Can E-Books Make Textbooks More Affordable?
By Mark Kantrowitz via filife.com
October 01, 2009
Ebook readers work well for pleasure reading, but need some improvements in usability before they will be able to replace textbooks on a widespread basis. The potential cost-savings are more limited than most people expect.
I am an early adopter of technology and gadgetry. I purchased two Sony PRS-500 Readers when they first became available: one for my wife and one for me. We replaced them with the Kindle 2 earlier this year. I also own a Kindle DX and the Kindle application for the iPod Touch.
(I have not, however, tried ebook readers from other competitors to the Kindle such as Irex and Plastic Logic, or the Sony Reader Touch Edition or Sony Reader Daily Edition. I expect that the touchscreen adds a more natural page-turning experience, like the iPod Touch application, but also has the same problems with fingerprints.)
These devices are great for pleasure reading. It is possible to achieve total immersion in the text, even on the small screen of the iPod Touch. They are lightweight and have a large capacity so you can carry hundreds of books with you. I often read books on the Kindle on airplanes (except during takeoff and landing when the flight attendants insist on turning off anything with an on/off switch).
Amazon has also made it very easy to buy books. The wireless download and the streamlined bookstore help feed our addiction to reading. We’re buying and reading twice as many books with the Kindle compared to the Sony Reader or previous print purchases. Amazon brings the bookstore to you, making it more convenient to buy books.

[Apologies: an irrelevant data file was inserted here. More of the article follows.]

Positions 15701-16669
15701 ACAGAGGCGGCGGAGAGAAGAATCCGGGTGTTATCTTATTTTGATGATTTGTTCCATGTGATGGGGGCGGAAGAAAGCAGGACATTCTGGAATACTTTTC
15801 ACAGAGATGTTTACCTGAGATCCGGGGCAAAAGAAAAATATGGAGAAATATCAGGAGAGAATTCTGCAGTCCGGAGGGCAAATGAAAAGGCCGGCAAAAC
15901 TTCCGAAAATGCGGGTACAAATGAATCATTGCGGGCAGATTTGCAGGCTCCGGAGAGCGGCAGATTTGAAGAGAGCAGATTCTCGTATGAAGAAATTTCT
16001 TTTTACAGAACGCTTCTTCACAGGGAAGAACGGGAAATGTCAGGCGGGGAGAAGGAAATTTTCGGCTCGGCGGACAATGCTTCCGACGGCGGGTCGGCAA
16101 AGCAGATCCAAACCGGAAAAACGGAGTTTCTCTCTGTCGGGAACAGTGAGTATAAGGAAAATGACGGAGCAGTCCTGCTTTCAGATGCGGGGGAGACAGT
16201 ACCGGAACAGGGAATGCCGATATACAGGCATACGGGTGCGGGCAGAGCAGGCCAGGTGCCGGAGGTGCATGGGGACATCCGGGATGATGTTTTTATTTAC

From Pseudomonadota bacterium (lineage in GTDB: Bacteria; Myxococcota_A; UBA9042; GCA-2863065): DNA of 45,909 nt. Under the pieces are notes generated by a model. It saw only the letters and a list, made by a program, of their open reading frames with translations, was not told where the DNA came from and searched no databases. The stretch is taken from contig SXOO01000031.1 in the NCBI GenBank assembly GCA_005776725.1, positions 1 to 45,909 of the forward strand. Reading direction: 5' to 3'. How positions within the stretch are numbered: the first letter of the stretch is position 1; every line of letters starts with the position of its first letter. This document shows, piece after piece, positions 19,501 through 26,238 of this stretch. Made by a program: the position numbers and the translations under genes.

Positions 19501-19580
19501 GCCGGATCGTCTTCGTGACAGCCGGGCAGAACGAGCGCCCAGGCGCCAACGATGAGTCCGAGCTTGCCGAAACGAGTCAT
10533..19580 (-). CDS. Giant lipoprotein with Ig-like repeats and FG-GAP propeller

Kindle DX as an Etextbook Reader
But there are still a few problems with using an ebook reader as a textbook replacement, which may interfere with widespread adoption. The Kindle DX comes closest to solving these problems so far.
The Kindle DX has a high resolution full-size screen display with native PDF support, which is important for textbooks and a much-needed improvement. The higher resolution is very easy on the eyes, as readable as print publication. I don’t find the page-turning flicker to be much of an annoyance, one quickly gets used to it. But the Kindle doesn’t support as many alternate ebook formats as the Sony Reader and the larger format still has a sluggish screen refresh. Converting and transferring documents to the Kindle is a little inconvenient. It would be better if there were a “print to Kindle” option or if the email transfer were free.
Color would also be beneficial since some textbooks use it to good effect in diagrams and charts. But I don’t think the lack of support for color will make or break the adoption of etextbooks.
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